Since we’ve retired, we’ve looked for excuses to take walks. For instance, if I suddenly need a little plastic mountain goat, and never mind why, then off we go six miles into downtown and come back with one. So when I made an appointment to give blood at Red Cross (2.6 miles), I invited Dave along. He hesitated. “You’re supposed to drink extra fluids afterwards,” I wheedled. “There’s a brewpub a few blocks from the Red Cross that pours $2.50 pints on Tuesdays.” Sold!

I’ve been giving blood for almost forty years, so I have an impressive tally of pints shed. The people at the blood donor center invariably express their gratitude and make it seem as though I’ve done a really stellar thing. I haven’t. If someone, right now, told you she’d do something to you that stung for a nanosecond in exchange for a nap on a lounge chair and a faceful of donuts, would you go for it? Me too.

But Dave has always refused to go. Needles give him the willies. “If they can take it with a knife, I’m game,” he always says. He doesn’t have many vulnerabilities, but if you Tivo the scene in that movie when Nick Nolte is getting a huge needle in the knee, you can get a whole lot of mileage out of it.

Dave says he did try to give blood once as a teenager but it was a dreadful experience, right up to the point where everything went black. He has a long way to fall, and witnesses reported the moaning sound triggered the Doppler effect. For a few days they just swept around him. Empires rose and fell.

But the man do love to walk. We took off for the Red Cross. I reassured him that they never miss my vein, even though it’s small and invisible, whereas his veins jut and jump like cobras. Still, I looked around for one of the exceptional blood-drawers for him. You want a phlebotomist who shows a lot of confidence. Unfortunately, that doesn’t weed out the sadists. Dave drew the fellow with the wild grey mullet and the Jack Nicholson leer, and that fellow had at him for several minutes, reducing his left arm to pulp, until the trainer stepped up and offered to take a stab at it.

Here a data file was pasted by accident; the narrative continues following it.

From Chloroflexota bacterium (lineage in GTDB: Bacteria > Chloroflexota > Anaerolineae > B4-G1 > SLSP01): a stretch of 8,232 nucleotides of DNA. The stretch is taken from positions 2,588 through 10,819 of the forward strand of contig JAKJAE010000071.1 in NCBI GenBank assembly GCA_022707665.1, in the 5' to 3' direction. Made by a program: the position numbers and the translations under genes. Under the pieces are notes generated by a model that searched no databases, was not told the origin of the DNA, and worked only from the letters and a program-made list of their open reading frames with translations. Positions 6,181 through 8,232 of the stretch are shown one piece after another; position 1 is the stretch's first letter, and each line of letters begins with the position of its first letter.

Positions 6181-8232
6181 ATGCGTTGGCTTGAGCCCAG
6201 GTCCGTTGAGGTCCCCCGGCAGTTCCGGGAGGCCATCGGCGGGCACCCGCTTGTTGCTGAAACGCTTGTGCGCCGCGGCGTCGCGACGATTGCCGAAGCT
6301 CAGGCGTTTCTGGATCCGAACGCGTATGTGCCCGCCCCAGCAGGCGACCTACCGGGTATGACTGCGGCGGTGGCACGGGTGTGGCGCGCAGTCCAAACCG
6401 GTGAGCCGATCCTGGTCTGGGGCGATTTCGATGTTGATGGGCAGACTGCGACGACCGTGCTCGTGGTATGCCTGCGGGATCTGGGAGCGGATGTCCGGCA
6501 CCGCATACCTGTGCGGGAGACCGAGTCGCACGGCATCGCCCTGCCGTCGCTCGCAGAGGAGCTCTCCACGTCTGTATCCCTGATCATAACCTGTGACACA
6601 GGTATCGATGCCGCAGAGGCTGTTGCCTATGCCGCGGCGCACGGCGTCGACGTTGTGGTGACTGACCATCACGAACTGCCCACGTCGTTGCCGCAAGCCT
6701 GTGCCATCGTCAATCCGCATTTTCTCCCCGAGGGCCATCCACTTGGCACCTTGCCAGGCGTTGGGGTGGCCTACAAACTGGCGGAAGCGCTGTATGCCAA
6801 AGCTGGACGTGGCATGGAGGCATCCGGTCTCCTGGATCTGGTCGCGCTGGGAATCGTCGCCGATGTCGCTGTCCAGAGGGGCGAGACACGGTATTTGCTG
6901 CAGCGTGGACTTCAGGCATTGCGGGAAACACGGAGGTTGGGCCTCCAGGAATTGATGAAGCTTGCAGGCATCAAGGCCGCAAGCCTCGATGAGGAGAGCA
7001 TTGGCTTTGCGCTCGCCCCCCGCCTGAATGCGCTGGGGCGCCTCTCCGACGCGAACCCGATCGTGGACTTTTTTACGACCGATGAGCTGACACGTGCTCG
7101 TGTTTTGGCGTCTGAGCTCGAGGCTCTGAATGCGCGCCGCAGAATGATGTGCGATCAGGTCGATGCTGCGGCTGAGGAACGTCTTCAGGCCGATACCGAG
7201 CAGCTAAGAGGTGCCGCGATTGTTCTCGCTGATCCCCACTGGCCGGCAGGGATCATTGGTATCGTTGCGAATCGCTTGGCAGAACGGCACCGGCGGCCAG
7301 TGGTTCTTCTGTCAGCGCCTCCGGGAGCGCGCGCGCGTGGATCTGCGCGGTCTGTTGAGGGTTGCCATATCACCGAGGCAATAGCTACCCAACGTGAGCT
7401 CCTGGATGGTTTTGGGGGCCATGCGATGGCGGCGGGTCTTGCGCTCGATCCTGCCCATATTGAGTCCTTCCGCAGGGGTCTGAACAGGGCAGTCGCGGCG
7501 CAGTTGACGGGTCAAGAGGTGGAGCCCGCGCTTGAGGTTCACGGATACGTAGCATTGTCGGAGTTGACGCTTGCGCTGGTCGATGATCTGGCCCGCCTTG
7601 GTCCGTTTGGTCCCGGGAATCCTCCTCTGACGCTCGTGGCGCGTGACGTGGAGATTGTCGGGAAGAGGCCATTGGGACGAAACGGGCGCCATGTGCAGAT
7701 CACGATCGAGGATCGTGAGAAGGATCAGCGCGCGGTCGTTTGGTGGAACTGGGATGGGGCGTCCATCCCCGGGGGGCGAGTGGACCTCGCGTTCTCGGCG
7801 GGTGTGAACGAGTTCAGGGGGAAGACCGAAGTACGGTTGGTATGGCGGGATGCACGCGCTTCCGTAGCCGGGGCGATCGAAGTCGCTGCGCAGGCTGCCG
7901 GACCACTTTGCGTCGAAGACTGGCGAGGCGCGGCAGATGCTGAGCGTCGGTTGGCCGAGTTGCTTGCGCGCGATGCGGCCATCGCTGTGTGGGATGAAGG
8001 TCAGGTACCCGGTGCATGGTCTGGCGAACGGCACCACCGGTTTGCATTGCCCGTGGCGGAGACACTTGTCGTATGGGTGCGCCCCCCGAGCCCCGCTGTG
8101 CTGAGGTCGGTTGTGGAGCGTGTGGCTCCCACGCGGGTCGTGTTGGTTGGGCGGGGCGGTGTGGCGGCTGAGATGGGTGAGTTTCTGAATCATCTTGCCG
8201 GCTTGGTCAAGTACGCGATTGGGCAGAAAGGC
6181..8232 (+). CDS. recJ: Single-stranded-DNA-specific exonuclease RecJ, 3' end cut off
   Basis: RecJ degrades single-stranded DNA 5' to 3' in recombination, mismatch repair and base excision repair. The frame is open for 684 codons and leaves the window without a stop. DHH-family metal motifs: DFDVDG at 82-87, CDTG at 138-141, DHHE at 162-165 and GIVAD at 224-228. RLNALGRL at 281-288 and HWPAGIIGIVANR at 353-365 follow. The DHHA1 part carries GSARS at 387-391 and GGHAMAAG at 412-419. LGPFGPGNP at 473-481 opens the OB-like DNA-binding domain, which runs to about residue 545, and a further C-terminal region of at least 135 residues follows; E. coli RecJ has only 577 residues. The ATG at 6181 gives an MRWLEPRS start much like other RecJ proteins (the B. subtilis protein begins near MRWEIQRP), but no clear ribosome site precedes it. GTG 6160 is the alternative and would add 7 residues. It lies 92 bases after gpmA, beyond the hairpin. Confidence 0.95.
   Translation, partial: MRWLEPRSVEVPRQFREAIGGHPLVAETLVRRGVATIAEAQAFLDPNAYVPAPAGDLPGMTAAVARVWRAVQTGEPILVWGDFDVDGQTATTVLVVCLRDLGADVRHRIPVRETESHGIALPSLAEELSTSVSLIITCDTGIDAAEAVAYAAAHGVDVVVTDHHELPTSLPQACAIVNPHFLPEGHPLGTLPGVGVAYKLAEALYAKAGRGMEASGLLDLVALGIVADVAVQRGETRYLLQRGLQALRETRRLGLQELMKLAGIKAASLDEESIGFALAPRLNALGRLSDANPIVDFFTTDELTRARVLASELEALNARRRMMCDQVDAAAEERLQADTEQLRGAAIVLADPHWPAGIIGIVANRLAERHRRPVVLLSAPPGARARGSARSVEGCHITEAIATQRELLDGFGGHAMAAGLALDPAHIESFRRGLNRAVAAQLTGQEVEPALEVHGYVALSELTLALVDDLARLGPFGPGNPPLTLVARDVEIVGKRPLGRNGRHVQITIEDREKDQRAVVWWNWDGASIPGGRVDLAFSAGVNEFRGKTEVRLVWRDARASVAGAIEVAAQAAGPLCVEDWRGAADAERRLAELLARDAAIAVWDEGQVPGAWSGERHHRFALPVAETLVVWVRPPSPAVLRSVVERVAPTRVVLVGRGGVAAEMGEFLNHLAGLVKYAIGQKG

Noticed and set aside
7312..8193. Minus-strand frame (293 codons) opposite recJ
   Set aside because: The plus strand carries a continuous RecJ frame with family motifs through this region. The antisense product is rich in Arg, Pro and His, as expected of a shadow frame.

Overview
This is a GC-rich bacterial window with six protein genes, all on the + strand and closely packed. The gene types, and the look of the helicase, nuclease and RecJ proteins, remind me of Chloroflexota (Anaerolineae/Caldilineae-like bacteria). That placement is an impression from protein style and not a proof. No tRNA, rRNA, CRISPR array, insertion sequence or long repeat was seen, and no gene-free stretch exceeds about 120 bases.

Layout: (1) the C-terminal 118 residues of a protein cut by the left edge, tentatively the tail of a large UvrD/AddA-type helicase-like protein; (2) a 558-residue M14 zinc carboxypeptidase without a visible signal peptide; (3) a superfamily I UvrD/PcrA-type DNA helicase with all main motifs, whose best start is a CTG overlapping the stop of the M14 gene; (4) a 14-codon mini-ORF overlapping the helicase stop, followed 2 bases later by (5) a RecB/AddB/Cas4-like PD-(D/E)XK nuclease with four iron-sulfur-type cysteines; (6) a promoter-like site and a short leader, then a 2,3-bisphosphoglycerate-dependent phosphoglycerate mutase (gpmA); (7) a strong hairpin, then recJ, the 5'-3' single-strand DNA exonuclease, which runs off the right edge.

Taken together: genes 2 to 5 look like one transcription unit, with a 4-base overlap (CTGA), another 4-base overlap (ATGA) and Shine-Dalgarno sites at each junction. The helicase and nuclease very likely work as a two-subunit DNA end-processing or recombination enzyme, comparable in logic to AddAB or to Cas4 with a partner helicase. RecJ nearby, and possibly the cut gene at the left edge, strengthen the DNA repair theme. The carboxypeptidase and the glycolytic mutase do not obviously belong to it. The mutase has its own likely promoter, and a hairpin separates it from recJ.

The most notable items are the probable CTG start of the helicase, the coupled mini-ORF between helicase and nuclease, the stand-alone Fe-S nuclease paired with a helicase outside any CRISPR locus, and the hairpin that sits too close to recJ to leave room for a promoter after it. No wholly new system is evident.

The trainer, opting for the next arm over, went for a quick and graceful poke, then another, then another ten or twelve, and finally, through sheer force of will, he drilled in and mined some sort of deep aquifer and the well sprang forth. Dave’s expression was rigid and staring. A young man nearby fainted dead away.

Nevertheless, eight weeks later, Dave again accompanied me to the Red Cross, theorizing it couldn’t be worse, and it wasn’t. It was exactly the same. Bruises in both arms bloomed like oil slicks on the sea, and days later folks were still edging away from him in the grocery line. I wouldn’t have blamed him for calling it quits. But last week he accompanied me yet again. This time he had gone for the Needlephobe’s Perfecta. He had spent that very morning at Kaiser getting a cortisone shot in his frozen shoulder. Was it a huge needle? I queried, as we walked to the blood donor center. Dave shuddered. “The guy who pushed the plunger in was in the next room,” he said. At the center, we got ourselves settled into the lounge chairs. Dave was approached by a pony-tailed young woman who might have passed for thirteen. She sized him up, flicked her needle and slid it home, and Dave’s blood leapt up and shot out into the bag in four and a half minutes.

Meanwhile, my blood was drooling out, spiraling down the tube with all the gusto of a seven-year-old on his way to bed. A team of phlebotomists stood around with frowns and thumped my arm and jiggled my needle and made fretting noises. Fifteen minutes later, my life force was still dribbling into the bag in a manner usually described as “ebbing away.”

Both Dave and I have fine blood–A+, in fact, although Dave points out, that according to the DMV, I got an F in sex–and I hope our respective pints will have some salutary effect on somebody, somewhere. Although whoever gets mine might have to be patient.